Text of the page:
Nadler is going to the mat on a battle he can’t win.
On Wednesday May 8, 2019, the House Judiciary Committee approved a resolution, on a strict party line vote, finding Attorney General William P. Barr in contempt of Congress for his refusal to provide the Judiciary Committee with the full, unedited Mueller Report as well as all underlying documents.
Mere hours before this vote, US Assistant Attorney General for Legislative Affairs Stephen E. Boyd informed Judiciary Committee Chairman Jerrold Nadler that the White House was asserting Executive Privilege with regard to the edited portions of the Mueller Report and the underlying documents. In addition to asserting Executive Privilege, Boyd quite correctly noted that Barr could not comply with the subpoena without “violating the law, court rules, and court orders, and without threatening the independence of the Department of Justice’s prosecutorial functions.” https://www.cnn.com/2019/05/08/politics/trump-mueller-executive-privilege/index.html
By this Boyd meant that Barr is forbidden by law from turning over grand jury and classified material without some sort of agreement regarding public dissemination of these materials. (In a separate letter dated May 7, 2019, William A. Burck, the attorney for former White House counsel Donald F. McGhan, informed Nadler that McGhan would also refuse to provide requested documents based upon Executive Privilege.
The full House of Representatives will probably approve of the Judiciary Committee’s resolution, also on a party line vote.
So what next? The House Democrats couldn’t have picked a worse issue to go to bat on than Barr’s refusal to provide documents that he has a very good legal justification for not providing. In my opinion, the Executive Privilege claim with respect to the Mueller Report is weak, as Mueller wasn’t providing the President with advice, but the claim Barr is entitled to refuse to provide the Judiciary Committee with classified or grand jury documents is strong, particularly in light of the fact Barr was willing to provide some of the edited materials if certain restrictions were observed. The argument of McGhan’s attorney asserting Executive Privilege is even stronger.
Once the House inevitably holds Barr in contempt it has three options.
First is to have the House Sergeant at Arms physically arrest Barr and hold him in confinement somewhere. I previously noted the House has no jail so this option is unlikely, if not impossible. http://thebullelephant.com/mcghan-subpoena-unenforceable/ Notwithstanding the fact the House has no jail, the clownish Virginia Representative Gerald E. Connolly (D-11) actually suggested that Congress commandeer the DC Central Detention Facility which is run by the DC Department of Corrections. Said Connolly: “We have, as you know, jurisdiction over the District of Columbia and they have a beautiful jail with plenty of room. So I think that would be just perfect for some of these people to contemplate their actions and judgment.” http://www.msn.com/en-us/news/politics/the-contempt-of-congress-vote-and-what-it-means-for-william-barr-explained/ar-AAB5rNp?ocid=ientp There is no mechanism to my knowledge for Congress to commandeer a jail owned by the government of the District of Columbia for the purpose of enforcing a contempt of Congress finding. I suspect Connolly knows this but he had to tell the press something I suppose.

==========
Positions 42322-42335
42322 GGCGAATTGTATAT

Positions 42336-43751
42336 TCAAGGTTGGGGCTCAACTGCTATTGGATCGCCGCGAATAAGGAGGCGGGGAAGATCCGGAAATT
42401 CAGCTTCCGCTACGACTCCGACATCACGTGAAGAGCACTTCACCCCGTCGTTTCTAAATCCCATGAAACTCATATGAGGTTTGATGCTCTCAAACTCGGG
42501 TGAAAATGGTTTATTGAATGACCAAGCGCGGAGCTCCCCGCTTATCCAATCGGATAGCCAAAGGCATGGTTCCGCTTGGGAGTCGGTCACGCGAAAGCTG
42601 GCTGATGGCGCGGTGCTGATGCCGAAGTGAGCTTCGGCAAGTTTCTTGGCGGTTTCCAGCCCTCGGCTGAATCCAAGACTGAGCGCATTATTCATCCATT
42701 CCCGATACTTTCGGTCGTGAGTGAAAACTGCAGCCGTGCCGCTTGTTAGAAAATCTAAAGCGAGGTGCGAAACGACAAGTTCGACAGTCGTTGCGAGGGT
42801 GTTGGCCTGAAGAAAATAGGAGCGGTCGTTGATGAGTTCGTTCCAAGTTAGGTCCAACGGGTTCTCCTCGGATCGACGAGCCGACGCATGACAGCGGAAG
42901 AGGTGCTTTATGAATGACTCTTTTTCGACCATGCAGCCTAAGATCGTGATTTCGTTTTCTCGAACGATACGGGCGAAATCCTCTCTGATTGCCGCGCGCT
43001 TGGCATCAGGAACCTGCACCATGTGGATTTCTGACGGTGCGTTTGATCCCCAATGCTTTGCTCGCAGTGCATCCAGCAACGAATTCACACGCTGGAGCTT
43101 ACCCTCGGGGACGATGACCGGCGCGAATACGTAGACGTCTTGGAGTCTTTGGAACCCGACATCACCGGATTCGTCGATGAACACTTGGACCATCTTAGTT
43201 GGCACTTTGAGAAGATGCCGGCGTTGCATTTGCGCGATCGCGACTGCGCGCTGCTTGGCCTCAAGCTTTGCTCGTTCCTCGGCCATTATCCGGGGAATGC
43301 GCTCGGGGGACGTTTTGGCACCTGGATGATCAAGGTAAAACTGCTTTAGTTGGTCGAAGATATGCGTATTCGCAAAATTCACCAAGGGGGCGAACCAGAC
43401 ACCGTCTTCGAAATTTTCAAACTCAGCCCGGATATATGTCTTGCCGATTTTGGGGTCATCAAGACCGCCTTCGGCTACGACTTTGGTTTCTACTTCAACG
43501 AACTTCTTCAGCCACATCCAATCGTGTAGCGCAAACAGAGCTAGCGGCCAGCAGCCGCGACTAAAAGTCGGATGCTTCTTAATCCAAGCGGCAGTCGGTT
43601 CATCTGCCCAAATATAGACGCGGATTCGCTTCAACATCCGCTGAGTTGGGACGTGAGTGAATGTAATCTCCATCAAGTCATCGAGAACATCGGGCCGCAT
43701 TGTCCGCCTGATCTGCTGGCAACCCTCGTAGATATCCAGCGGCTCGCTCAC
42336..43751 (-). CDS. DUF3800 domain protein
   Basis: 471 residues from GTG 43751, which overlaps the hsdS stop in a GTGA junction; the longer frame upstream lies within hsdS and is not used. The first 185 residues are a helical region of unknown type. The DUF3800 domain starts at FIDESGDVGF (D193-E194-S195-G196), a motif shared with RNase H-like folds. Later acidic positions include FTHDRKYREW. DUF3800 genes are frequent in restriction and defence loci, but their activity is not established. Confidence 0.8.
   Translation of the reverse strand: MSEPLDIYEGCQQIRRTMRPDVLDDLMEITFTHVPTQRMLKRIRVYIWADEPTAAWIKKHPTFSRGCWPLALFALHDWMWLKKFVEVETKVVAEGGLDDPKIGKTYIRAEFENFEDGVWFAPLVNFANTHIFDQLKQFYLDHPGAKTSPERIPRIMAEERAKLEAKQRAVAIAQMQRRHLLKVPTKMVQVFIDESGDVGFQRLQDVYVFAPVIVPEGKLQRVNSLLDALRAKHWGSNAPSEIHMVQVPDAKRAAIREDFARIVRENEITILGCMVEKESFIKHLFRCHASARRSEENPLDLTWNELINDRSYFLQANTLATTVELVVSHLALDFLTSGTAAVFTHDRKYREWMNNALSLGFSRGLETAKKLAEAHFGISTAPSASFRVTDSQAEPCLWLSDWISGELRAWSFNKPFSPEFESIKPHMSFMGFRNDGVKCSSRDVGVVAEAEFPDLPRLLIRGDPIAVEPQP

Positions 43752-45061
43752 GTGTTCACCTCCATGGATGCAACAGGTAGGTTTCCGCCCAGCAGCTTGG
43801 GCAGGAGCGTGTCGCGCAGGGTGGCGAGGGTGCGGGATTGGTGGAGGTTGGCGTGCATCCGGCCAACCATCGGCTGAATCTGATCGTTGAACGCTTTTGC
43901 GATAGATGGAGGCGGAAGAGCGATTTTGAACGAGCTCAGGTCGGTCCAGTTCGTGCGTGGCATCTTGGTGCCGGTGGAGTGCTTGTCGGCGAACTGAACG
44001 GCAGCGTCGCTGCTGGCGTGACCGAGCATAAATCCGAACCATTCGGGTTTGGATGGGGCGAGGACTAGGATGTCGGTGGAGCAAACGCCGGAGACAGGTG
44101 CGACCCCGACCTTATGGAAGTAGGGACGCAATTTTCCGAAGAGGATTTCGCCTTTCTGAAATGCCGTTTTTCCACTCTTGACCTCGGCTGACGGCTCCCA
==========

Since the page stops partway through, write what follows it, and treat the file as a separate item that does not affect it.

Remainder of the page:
Second is to have the House refer the matter to the present US Attorney for the District of Columbia, Jessie K. Liu, for criminal prosecution. Ms. Liu is a Trump appointee who reports to Mr. Barr. The chance she would initiate a criminal prosecution against Barr is low. On June 28, 2012, when then Attorney General Eric A. Holder was held in contempt of Congress for his refusal to provide certain documents regarding the Fast and Furious operation the US Attorney for the District of Columbia, Obama appointee Ronald C. Machen Jr., declined to prosecute Holder. It was never made public if Holder himself made the decision or Machen did.
Third is for the House to file a civil lawsuit and, if successful, ask the court to issue a civil contempt order which was done in the Holder matter. This is the most likely route but it could take years to come to a conclusion as is evidenced by the Holder imbroglio. The 2012 Holder civil case filed by the House came to a rather unusual conclusion this year on April 9, 2019 in which the head of the Justice Department’s Civil Division, Jody Hunt and House of Representatives Deputy General Counsel Todd Tatelman enigmatically concluded: “The Parties agree that because subsequent developments have obviated the need to resolve those issues in an appeal in this case, the District Court’s holdings should not in any way control the resolution of the same or similar issues should they arise in other litigation between the Committee and the Executive Branch, and hereby waive any right to argue that the judgment of the District Court or any of the District Court’s orders or opinions in this case have any preclusive effect in any other litigation,” https://www.politico.com/story/2019/05/09/fast-and-furious-documents-holder-1313120 What the hell that statement means I have no idea.
For what it is worth, there is a good argument that any contempt of Congress finding is null and void when the present session of Congress ends. (I don’t know if this was argued in the Holder civil suit.) If a court so rules the civil case would be dismissed and the newly installed members of Congress would have to pass another contempt finding. Assuming a civil lawsuit can be extended when the present session of Congress ends, Barr has a perfectly good legal defense that he was forbidden by law and regulation to provide the requested documents. Nadler is going to the mat on a battle he can’t win.